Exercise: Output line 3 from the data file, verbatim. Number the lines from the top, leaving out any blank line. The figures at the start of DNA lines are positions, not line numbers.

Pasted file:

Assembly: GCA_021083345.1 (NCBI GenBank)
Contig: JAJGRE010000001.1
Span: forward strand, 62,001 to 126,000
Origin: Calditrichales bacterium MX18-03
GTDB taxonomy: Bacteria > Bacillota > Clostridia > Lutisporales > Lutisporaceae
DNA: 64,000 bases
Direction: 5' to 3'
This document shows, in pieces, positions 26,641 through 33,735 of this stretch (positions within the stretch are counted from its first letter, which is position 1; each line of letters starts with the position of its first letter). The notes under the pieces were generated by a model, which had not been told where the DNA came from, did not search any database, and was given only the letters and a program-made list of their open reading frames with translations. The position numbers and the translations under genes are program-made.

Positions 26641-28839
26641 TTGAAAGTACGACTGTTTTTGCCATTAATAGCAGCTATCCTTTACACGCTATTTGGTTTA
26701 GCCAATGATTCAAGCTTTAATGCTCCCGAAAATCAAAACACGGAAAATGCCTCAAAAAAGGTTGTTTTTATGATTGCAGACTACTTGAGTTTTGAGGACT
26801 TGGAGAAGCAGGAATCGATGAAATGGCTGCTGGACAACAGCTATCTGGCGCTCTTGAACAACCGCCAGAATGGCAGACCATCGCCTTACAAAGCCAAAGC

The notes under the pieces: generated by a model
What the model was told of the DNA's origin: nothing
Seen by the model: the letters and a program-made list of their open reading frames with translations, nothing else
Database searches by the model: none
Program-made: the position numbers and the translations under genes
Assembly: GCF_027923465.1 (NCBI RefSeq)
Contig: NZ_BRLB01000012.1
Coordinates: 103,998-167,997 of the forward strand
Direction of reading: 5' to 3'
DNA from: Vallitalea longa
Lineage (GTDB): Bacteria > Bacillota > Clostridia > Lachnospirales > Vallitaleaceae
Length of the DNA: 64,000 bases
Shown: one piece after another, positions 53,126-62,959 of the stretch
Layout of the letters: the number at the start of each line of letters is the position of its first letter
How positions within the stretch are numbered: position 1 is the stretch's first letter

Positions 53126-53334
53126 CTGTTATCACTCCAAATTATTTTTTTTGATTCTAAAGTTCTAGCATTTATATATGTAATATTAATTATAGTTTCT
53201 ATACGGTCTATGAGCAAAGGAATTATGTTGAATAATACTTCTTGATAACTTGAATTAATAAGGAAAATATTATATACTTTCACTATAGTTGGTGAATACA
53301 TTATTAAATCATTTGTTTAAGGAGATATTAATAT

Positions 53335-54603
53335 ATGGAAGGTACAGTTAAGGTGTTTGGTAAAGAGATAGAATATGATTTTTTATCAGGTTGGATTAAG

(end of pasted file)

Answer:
Span: forward strand, 62,001 to 126,000